And I have an interest in the following and shall update the information when the final statements are to be added.
In this current version of the theory, Plambeck is basivcally updating Mackal's theory to fit the giant salamander model better.He still says (as Mackal did) that the reports of the long neck must mean the tail sticking out of the water. As in the case of Mackal's original statement, this simply will not work because the head is definitely stated to be at the end of a long neck on several occasions.
I DO still agree that giant salamanders are found in the British isles including Loch Ness at least formerly: and in fact they are sprinkled here and there at various places all over the Northern Hemisphere (Which is to say they have a Holarctic distribution, as their Miocene fossil forunners also had) However the larger creature seen at Loch Ness does have the longer neck, as explained, and using Plambeck's reconstruction while switching the "Long tail stuck up in the air" for a long neck (With a head of this specific size and shape as shown below, also covered on this blog recently)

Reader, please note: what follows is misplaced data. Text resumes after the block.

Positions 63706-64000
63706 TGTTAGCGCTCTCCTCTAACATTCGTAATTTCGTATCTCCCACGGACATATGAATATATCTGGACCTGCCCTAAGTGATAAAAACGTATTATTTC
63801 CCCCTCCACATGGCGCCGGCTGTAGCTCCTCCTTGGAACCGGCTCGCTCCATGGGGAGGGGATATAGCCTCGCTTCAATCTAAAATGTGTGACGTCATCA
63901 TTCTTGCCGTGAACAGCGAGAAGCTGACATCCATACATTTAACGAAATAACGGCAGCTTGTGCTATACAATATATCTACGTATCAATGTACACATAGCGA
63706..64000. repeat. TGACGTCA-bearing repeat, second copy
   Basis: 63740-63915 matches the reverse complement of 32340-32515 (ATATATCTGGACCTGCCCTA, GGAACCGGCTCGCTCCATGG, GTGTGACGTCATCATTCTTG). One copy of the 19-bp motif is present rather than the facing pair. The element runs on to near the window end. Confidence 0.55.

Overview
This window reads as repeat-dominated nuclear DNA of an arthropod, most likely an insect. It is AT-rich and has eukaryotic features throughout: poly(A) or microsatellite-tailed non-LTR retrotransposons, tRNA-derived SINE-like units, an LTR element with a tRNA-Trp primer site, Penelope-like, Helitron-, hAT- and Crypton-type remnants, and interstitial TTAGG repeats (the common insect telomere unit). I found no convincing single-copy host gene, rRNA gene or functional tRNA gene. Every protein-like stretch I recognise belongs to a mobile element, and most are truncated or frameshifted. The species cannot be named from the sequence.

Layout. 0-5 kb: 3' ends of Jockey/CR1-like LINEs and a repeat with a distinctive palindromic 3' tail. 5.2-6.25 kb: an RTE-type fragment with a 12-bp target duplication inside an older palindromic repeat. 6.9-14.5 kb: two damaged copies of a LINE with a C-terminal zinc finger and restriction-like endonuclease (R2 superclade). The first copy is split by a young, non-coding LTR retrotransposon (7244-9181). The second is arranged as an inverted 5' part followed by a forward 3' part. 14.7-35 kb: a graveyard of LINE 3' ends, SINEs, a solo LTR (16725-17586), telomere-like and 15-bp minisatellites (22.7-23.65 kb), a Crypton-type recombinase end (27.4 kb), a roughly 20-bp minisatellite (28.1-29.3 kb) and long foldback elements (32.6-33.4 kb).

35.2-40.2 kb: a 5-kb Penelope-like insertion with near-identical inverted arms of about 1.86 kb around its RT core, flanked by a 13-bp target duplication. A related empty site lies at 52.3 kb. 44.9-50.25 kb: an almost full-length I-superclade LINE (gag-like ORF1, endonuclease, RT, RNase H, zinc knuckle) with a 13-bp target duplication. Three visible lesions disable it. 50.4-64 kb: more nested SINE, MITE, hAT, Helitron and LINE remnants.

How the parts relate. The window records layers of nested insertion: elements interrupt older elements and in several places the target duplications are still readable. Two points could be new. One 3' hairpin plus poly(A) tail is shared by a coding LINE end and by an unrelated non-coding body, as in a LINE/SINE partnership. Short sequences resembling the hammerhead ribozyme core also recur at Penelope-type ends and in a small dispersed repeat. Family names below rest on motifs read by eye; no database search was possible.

the end result is once again remarkably like the other standard reconstructions such as Dinsdale's and Sanderson's (Including my own, with pretty much the exact same specified dimensions):